Speaking of chuckles, Chuck Barkley's assertion in our interview that offseason addition Greg Oden is a major key for the Miami Heat led to some laughter in the Twitter verse. I get the accurate skepticism, of course, considering Oden hasn't played a game since Dec. 5 2009 and already is being held out of practices because of sore knees. But cheap jordans there's truth in Barkley's premise that speaks to this point about the revival of the NBA center, the notion that the Heat won't be able to hold on at the top unless they do something at that spot.

"I think that you saw the flaws in the Miami Heat last year, (specifically) their lack of size," Barkley said. "And I think the key to me is going to be (free agent center addition) Greg Oden. If he gives them physical size, it's going to be very difficult to beat the team. But that's their real weakness size. Every big guy they play against just dominates them. I think it really, to me, it depends on what Oden has left in the tank.

"You saw last year, where first of all they shouldn't have won the championship San Antonio just flat out blew it, but you see how (Indiana Pacers center) Roy Hibbert, (San Antonio forward) Tim Duncan had flashbacks. When they play against big guys man, they just get dominated."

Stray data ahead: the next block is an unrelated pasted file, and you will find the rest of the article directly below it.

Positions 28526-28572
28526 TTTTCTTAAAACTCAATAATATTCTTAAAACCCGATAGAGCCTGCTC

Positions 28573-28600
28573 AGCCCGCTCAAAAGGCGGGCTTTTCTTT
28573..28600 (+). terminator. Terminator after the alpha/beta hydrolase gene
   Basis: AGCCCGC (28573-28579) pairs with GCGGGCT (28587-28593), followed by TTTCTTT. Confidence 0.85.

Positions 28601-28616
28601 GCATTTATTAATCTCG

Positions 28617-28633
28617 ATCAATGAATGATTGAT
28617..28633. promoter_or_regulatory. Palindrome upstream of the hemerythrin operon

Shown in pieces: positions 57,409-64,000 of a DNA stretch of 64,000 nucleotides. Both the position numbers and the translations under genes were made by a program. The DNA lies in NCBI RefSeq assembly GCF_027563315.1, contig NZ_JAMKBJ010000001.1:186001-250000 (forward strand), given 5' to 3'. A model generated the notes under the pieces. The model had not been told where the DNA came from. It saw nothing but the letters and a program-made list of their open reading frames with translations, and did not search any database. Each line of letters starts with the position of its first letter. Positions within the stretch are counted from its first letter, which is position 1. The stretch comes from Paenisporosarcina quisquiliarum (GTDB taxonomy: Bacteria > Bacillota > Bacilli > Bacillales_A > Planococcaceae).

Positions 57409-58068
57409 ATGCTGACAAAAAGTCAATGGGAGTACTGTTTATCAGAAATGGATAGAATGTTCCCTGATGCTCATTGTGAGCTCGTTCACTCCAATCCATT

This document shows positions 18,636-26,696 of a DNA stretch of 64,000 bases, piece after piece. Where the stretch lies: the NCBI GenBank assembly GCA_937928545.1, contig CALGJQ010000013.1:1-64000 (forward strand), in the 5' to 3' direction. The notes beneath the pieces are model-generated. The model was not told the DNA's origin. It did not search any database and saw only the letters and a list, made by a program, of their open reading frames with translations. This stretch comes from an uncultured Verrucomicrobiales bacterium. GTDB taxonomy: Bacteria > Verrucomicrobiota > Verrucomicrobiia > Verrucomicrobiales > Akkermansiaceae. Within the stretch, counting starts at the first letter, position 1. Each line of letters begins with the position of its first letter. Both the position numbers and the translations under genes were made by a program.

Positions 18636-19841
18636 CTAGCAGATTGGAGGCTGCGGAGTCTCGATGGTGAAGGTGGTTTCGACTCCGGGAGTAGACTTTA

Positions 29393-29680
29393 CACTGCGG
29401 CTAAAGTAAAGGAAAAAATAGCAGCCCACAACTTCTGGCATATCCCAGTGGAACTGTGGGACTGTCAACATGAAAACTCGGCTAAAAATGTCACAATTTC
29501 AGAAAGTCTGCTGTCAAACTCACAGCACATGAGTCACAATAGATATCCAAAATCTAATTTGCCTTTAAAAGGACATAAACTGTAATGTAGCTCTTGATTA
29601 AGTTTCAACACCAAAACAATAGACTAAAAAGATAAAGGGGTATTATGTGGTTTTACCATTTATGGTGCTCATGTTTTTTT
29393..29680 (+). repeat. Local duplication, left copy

Yet it wasn't too long ago that the Heat didn't have these kinds of concerns, when the possible extinction of the center was a very real thing. In October 2012, the NBA announced that there would no longer be a center spot on the annual All Star ballot. Howard fired back with a salvo like he only he knows how, releasing a "Save the Centers" video on YouTube that sought pledges to help the disappearing big men and promote his training facility where centers are groomed into point guards. That All Star move, as a quick aside, has not been forgotten by one of the many young and talented centers.

"I think it's a little messed up that they took the center slot off the All Star ballot," Clippers center DeAndre Jordan told me last week. "I think that's a little screwed up. But I mean, whatever, that's beside the point. I think that's messed up. How can you (do that)? Centers aren't extinct. That's a position. You know what I mean?"

A strong one at the moment.

It took a perfect storm of sorts to get them to this point, though. Howard, whose April 2012 back surgery led to his forgettable season with the Lakers, appears healthy again and thus is poised to be seen as the chief center of them all. Hibbert, who just last summer had some fans and media scratching their heads when he landed a max contract offer from the Portland Trail Blazers that was matched by the Pacers, has evolved so quickly that he's widely considered one of the best around.